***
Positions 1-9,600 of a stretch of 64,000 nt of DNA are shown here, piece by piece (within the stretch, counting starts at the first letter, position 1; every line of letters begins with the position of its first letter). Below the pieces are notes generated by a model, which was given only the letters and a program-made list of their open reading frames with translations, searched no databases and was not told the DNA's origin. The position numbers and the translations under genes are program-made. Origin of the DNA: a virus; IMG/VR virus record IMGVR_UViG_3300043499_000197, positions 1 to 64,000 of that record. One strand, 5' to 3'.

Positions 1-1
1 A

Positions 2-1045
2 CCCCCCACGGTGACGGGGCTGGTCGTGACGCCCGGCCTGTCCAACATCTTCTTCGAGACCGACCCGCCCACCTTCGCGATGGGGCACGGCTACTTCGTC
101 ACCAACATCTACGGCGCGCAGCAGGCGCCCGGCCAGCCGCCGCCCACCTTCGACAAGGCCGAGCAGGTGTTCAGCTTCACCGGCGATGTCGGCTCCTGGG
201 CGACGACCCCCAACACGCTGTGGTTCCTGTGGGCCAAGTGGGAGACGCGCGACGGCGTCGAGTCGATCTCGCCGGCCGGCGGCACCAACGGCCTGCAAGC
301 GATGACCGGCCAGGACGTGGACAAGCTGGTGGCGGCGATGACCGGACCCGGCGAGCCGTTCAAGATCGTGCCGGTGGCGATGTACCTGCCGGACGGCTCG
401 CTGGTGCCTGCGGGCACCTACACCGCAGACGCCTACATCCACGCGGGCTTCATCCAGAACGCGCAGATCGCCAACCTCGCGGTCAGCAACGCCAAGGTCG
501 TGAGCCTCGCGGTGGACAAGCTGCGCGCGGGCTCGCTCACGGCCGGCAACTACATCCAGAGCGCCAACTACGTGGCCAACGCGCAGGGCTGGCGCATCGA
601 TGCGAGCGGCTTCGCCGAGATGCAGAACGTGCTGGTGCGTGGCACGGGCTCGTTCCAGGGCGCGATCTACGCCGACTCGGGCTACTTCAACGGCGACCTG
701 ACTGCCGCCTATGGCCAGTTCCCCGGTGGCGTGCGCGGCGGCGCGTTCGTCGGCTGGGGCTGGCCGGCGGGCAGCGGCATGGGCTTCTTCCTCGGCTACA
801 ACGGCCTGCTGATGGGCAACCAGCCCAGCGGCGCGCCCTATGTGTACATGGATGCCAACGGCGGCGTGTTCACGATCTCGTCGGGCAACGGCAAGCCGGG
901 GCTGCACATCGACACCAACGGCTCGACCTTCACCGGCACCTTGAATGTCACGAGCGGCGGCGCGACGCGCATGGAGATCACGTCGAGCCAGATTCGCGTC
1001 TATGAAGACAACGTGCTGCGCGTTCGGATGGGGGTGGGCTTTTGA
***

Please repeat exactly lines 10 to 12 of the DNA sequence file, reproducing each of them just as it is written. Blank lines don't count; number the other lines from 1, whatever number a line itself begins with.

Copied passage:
501 TGAGCCTCGCGGTGGACAAGCTGCGCGCGGGCTCGCTCACGGCCGGCAACTACATCCAGAGCGCCAACTACGTGGCCAACGCGCAGGGCTGGCGCATCGA
601 TGCGAGCGGCTTCGCCGAGATGCAGAACGTGCTGGTGCGTGGCACGGGCTCGTTCCAGGGCGCGATCTACGCCGACTCGGGCTACTTCAACGGCGACCTG
701 ACTGCCGCCTATGGCCAGTTCCCCGGTGGCGTGCGCGGCGGCGCGTTCGTCGGCTGGGGCTGGCCGGCGGGCAGCGGCATGGGCTTCTTCCTCGGCTACA